D.C. Mayor Muriel Bowser joins Kojo and Tom Sherwood in studio.
Guest Host: Jennifer Golbeck
By some measures, Rockville, Md. is one of the most culturally diverse cities in the country. In fact, a third of its residents were born outside the United States. Many residents want to protect that ––a sentiment reflected in the city’s passage of a “sanctuary city” policy, which supporters view as “pro-immigrant.” Soon after the city’s sanctuary policy was passed in June, the city of Rockville installed flags from 193 United Nations members in a public effort to embrace diversity and promote inclusion. While the move was popular among some residents and visitors, it backfired among others, particularly Vietnamese Marylanders who protested the display of the red flag of the Socialist Republic of Vietnam. For many in the area who fled the country as refugees, that particular flag remains a communist symbol of oppression. We explore what diversity means for local communities, and what hold political symbols have on Washingtonians.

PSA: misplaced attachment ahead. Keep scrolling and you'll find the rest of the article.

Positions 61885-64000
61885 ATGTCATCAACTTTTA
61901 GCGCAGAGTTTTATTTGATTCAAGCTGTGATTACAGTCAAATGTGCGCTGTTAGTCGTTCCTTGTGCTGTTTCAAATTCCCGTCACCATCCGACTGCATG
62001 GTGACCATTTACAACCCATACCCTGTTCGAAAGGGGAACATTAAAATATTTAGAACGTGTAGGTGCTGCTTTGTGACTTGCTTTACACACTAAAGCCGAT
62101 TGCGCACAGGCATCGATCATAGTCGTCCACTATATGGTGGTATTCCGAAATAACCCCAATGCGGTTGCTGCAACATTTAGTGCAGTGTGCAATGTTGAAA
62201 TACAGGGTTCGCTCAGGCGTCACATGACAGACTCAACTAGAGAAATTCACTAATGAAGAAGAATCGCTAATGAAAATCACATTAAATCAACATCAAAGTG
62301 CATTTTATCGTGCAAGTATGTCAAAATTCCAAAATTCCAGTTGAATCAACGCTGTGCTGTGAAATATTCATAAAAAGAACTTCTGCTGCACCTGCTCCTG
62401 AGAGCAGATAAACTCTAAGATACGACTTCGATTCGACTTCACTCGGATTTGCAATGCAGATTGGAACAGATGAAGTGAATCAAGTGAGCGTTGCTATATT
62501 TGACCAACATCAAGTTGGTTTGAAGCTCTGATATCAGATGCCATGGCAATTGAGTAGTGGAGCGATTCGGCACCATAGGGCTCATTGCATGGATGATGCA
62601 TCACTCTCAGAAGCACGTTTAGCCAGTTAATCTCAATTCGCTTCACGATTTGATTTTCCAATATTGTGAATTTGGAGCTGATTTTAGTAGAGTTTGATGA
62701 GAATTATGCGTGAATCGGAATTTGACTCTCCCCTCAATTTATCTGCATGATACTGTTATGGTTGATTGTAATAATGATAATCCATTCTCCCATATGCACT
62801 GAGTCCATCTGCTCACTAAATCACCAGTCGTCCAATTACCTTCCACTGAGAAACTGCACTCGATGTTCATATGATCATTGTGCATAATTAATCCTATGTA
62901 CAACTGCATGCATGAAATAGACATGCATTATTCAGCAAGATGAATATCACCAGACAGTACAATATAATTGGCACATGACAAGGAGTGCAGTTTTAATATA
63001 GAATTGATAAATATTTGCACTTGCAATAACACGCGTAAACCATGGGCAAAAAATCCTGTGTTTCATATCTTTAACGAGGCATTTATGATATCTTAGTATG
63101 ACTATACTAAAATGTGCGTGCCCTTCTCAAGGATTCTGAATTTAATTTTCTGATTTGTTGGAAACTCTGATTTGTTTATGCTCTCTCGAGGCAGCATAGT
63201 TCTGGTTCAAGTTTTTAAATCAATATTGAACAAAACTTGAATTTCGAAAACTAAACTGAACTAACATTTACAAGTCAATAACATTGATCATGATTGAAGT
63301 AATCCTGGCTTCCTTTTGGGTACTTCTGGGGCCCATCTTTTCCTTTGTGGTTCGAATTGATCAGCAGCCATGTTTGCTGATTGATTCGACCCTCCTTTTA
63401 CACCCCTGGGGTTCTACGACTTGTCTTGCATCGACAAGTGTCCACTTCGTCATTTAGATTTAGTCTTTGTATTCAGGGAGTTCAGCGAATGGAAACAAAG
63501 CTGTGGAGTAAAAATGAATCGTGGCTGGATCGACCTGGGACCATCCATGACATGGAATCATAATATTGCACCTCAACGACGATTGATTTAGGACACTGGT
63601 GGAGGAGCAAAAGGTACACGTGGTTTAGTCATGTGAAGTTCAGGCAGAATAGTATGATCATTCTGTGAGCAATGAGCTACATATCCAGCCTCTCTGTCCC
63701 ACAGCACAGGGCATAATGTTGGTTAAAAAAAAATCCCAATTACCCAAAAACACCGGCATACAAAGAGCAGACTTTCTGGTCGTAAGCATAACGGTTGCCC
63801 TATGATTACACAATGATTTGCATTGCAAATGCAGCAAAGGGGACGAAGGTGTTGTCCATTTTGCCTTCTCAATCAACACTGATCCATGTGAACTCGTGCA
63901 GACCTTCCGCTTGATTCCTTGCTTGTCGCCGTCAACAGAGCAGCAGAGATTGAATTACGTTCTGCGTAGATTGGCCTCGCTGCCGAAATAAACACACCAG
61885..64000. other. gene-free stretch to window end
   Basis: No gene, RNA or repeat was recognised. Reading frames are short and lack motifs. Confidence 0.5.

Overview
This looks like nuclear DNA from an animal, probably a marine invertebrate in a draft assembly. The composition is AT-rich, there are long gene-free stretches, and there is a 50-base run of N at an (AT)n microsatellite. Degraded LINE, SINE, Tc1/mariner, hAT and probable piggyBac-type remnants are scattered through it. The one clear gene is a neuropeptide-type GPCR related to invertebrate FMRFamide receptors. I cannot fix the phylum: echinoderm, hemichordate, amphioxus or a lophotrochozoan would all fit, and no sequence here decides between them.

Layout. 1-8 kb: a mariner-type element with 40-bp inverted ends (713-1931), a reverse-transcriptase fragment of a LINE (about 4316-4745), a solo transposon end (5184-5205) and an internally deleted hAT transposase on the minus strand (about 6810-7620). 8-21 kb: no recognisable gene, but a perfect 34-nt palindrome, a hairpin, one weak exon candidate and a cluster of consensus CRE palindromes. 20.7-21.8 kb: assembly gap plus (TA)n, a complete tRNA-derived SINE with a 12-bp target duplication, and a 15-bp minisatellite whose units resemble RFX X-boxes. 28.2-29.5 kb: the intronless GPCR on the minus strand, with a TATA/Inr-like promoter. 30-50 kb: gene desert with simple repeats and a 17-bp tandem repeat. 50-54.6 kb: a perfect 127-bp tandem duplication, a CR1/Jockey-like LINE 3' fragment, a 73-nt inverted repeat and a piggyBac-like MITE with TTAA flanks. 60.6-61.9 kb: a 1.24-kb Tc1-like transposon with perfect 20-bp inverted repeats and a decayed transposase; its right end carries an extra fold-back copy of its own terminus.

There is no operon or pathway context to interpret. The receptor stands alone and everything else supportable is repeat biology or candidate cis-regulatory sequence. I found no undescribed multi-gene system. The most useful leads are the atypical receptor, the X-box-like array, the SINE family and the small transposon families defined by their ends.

- Tim Marshall Author, "A Flag Worth Dying For: The Power and Politics of National Symbols"; @Itwitius
- Thomas Phan Resident, Rockville, Md.
- Hoan Dang Board member, Association of Vietnamese Americans; @VoteDang
- Howard Ross Diversity consultant; Principal, Cook Ross; Author, "Everyday Bias: Identifying and Navigating Unconscious Judgments in Our Daily Lives" (Rowman & Littlefield Publishers, 2014); @HowardJRoss
Most Recent Shows
School discipline reform is underway in local classrooms. But how that reform is executed and experienced differently by students across the region.
At least 11 artificial turf fields in the District failed safety tests last spring at schools and rec centers, and were deemed too hard for contact sports. Now, parents and advocates are concerned about both the response of officials and what will replace failing turf.
A new music director heads the National Symphony Orchestra for its 2017-2018 season. What will his leadership mean for the local institution?